Charlotte Krondorf says that the first inquiries are already coming in from Ukrainian children as to whether they can stay in the coming school year. She directs the Semper-Gymnasium in Dresden. 13 Ukrainian refugees are being taught there so far; they take part in regular classes but are not graded. The children’s school contracts are only valid for this school year until the end of July. At the moment, no one knows exactly what will come next.

In any case, Krondorf wants to do everything for the children whose families want to stay in Germany. “We’ll do it,” she promised the 15-year-old girl from the tenth grade, who wants to come back after the summer holidays. “But then we will also have to grade you in the coming school year.”

113,000 children from Ukraine are currently being integrated into German schools. The federal government assumes that the number of refugees will continue to rise and that a million people from Ukraine could come to Germany. “That would be up to 400,000 young people that we first have to do justice to in the German school system,” said Karin Prien (CDU), Chairwoman of the Conference of Ministers of Education (KMK), Education Minister in Schleswig-Holstein.

So far there is no comprehensive concept for the schooling of Ukrainian children. It’s more like what the president of the teachers’ association, Heinz-Peter Meidinger, describes as “messing through”. Some children are integrated into the regular classes, for others there are preparatory or welcome classes. There is no pre-selection according to the children’s talents. Some get 15 hours of German lessons a week, others only two.

“Many colleagues would certainly have more energy if we weren’t at the end of a two-year pandemic,” says Norma Grube, headmistress in Marienburg, Saxony, near the Czech border. Many refugees arrive there because of the geographical proximity to Ukraine. Grube says: “The Free State of Saxony is actually doing everything to organize the whole thing well. The problem is that there is a lack of staff.”

The situation is similar around 400 kilometers further south. “I could immediately hire two new full-time colleagues,” says Bernd Wahl, head of a Munich middle school. “But there are simply no applicants.” He would like to hire a Ukrainian teacher and open a welcome class. “It’s not ideal, because unfortunately the colleague doesn’t speak German,” says Wahl. “But I’m still very happy to have her.”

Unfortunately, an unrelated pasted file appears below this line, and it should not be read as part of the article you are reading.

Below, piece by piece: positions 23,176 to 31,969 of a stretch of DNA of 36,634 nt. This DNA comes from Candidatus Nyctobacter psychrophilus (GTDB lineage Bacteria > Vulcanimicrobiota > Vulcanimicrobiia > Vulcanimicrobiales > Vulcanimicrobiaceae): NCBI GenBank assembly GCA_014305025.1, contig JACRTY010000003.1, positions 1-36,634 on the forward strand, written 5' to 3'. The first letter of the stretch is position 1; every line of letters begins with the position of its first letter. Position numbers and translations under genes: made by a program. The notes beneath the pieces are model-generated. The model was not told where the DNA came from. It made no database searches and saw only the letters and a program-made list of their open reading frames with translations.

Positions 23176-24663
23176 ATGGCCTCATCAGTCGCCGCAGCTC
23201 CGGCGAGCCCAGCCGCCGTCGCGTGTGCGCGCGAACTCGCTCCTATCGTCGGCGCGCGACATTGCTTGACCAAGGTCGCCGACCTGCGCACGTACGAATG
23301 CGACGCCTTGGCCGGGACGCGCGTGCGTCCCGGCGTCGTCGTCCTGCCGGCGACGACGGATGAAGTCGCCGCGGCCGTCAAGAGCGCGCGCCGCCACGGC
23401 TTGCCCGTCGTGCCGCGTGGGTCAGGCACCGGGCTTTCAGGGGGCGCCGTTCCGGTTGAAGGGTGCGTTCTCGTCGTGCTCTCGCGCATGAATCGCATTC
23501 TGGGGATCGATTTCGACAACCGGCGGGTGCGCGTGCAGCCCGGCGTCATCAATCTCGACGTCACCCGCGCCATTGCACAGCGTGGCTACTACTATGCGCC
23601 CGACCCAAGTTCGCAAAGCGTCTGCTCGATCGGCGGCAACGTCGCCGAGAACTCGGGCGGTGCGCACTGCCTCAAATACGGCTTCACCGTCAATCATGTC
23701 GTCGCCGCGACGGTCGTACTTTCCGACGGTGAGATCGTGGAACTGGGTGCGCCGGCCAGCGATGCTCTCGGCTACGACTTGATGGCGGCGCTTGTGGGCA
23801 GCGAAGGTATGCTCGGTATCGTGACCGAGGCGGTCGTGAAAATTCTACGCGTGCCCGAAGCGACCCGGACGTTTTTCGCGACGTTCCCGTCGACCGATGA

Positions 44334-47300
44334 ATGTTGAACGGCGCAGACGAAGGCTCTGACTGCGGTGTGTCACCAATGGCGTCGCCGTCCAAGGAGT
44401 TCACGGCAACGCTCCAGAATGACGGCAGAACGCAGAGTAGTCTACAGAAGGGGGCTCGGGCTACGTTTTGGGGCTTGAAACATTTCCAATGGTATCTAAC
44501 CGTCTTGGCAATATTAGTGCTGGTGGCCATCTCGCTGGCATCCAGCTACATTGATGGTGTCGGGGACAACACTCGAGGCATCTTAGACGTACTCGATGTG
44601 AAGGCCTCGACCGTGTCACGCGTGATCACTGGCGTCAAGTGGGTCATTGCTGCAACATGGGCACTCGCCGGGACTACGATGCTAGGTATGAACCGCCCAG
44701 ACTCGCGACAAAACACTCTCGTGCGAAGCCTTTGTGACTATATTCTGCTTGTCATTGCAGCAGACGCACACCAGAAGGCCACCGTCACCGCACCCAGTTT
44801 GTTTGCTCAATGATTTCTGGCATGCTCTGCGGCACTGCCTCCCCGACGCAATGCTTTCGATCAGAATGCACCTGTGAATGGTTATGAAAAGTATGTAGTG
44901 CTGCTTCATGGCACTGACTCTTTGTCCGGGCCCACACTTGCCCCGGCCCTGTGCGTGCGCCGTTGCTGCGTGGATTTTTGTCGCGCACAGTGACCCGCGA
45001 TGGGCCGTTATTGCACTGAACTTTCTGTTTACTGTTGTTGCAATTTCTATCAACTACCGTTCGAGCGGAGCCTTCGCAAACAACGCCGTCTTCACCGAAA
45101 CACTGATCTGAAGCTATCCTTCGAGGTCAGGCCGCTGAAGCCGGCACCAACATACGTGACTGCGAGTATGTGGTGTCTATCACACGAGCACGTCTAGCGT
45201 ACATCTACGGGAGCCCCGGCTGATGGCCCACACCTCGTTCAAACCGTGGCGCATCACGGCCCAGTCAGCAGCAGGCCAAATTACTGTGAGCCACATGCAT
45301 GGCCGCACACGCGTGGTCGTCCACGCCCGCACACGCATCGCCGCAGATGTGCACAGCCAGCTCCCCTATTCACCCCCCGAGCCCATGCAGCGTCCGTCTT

Wahl has been waiting for the approval of the district government in Upper Bavaria for his welcome class for three weeks now, but so far there has been no placement. Until then, his Ukrainian students attend regular classes and only get two to four additional hours of German lessons. “Of course that’s not enough in the back and front,” says Wahl, “but I what should I do? I just don’t have enough colleagues.”

Teachers’ associations are already warning against glorifying the situation. “We expect that the KMK will openly and transparently explain to the population what restrictions can be expected in the coming weeks and months,” demands Udo Beckmann, Chairman of the Education and Training Association. “The learning groups are getting bigger and individual support is becoming increasingly difficult to afford. The room capacities will also continue to reach their limits, specialist rooms will no longer be accessible.”

A long-term plan is needed, and urgently so. Teacher President Meidinger assumes that 10,000 to 15,000 additional teachers will be needed to deal with the situation. At the Ukraine summit in the Chancellery, he vehemently demanded financial support from the federal government.

According to the Ministry of Education, there is now a close exchange between the Ministry of Education and the Task Force Ukraine of the Conference of Ministers of Education. For the current year, the federal government wants to provide the federal states with one billion euros through an increased share of the sales tax – as a contribution to the costs of childcare and schooling, among other things.

But so far nothing has arrived at many schools. The Semper-Gymnasium in Dresden is a private school; School fees are 200 euros per month. The Ukrainian children have not yet paid these contributions. The Free State of Saxony has agreed to pay the school fees for every Ukrainian child.

Krondorf applied for the money for her 13 students in March and hasn’t received anything yet. “I just hope that it will be paid retrospectively,” says Krondorf. As a precaution, Krondorf financed the fact that the Ukrainian children can take part in the joint trip to the country home at the beginning of June with the proceeds from a cake bazaar. “Financial support is simply essential, otherwise we won’t make it.”

Five of her colleagues are initially giving German lessons to the Ukrainian children on a voluntary basis. Knut Littke, German, ethics and philosophy teacher, is one of them. Littke is a career changer and previously worked as a management consultant. “During the first wave of refugees seven years ago, I started teaching German as a foreign language at a private school in Leipzig,” says Littke. “My students were so grateful and I enjoyed it so much that I decided to become a teacher.” His Ukrainian students are also eager to learn. “They want to learn. They’re just good.”

In the “Kick-off Politics” podcast, we give you the most important background information on a top political topic of the day from Monday to Friday in conversation with WELT experts. From 6 a.m., in just 10 minutes.